Smooth Sailing
Clears to the back of the court are effortless and more importantly accurate. I felt like I could hit to any corner I wanted with relative accuracy to the line. Very reassuring in instilling confidence and one of the things I disliked about the ArcSaber 10 is the lack of feel. 

The feedback from this racquet means you get a very good idea of measuring out power. Net drops are sweetly placed and for more adventurous players, you can often dummy the shot because of the maneuverability of this racquet.

The Arcsaber 11 is the very epitome of the Arcsaber range. i.e. a racquet that is meant to do everything well. The Arcsaber 11 does exactly this and also leans towards the player looking for extra power.

The Arcsaber 11 sits on top of the Arcsaber range (Edit: Yonex have since launched new racquets to blend the range) and with good reason. It tries to be a jack of all trades, and being very good at power, speed and maneuverability. 

For that reason, you could even justify the £175 RRP (edit: online retailers are doing it for £150 05/10/2013) making it even better value.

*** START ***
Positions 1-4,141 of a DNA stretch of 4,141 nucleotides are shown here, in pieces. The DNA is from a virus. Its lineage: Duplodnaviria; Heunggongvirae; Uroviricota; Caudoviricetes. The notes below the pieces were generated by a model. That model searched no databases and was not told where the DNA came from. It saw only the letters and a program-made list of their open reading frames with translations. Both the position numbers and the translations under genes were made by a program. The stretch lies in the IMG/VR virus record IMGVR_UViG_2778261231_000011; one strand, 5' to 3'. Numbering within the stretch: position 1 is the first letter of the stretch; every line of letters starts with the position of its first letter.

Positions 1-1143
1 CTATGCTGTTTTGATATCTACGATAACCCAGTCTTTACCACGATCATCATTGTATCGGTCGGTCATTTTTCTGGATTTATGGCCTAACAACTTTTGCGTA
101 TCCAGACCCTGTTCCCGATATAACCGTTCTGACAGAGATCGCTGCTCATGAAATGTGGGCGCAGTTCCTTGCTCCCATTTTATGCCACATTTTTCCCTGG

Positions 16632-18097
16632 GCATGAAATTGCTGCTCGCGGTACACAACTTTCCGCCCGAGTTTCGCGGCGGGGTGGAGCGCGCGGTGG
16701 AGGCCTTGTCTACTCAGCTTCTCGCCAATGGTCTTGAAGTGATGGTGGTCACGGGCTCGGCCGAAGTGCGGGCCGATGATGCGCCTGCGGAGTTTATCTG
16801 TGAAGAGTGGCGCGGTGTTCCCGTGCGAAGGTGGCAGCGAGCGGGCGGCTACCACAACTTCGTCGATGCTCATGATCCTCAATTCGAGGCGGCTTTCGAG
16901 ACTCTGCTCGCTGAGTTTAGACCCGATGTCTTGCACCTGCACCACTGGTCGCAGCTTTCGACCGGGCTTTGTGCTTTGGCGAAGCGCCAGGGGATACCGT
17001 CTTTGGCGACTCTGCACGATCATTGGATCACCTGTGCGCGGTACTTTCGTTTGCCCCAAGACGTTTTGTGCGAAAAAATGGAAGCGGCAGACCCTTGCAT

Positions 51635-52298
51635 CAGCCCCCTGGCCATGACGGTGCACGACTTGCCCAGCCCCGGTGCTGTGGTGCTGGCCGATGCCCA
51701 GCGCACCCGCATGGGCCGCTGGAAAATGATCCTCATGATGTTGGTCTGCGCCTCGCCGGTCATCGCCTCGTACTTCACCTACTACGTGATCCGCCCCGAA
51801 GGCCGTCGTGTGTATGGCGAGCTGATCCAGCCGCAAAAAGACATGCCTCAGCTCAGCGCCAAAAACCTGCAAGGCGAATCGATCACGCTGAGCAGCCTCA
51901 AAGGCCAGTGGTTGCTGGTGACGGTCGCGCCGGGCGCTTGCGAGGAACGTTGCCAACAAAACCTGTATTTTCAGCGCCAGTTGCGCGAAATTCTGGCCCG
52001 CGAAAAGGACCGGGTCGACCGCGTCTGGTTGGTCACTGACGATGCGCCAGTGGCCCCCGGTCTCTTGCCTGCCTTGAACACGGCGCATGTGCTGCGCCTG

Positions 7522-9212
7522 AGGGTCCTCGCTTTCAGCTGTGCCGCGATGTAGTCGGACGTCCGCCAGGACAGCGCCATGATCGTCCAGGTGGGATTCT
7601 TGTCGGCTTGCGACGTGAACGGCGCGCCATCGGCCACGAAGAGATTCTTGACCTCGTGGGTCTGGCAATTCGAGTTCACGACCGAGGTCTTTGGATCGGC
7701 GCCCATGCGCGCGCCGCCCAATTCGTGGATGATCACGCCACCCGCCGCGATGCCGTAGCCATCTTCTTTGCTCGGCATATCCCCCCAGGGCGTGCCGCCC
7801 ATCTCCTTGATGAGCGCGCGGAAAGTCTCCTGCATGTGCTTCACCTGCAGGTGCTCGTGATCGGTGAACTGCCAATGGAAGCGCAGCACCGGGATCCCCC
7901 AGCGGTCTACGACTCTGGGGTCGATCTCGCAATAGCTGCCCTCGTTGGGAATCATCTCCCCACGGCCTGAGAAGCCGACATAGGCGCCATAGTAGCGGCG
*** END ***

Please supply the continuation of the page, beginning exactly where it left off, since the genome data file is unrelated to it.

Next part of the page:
Would I want this racquet in my kitbag, YES, the Arcsaber 11 is an awesome bit of kit, only let down by its affordability. 

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Fans of Yonex will know the Nanospeed series is being phased out, so apart from the Nanospeed 9900, which has a strong fanbase, is the last of the series breed.

The Nanospeed Excel comes in a standard cover, however it is a full length one, which is unusual for a racquet in this price category.

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This racquet weighs just 73g, YES! you heard me right, a ridiculous 73g. It feels like your holding almost nothing in your hand. As you would expect then it has awesome handling abilities, but the real surprise here is it's branded as an ArcSaber racquet. That means it should have power also, hmm.. a racquet as light as this being powerful? Lets get it on the court later and find out. 

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Any Gentlemen who has ever been invited to a fancy shin-dig or wedding will know what a nightmare it is to hire a decent suit.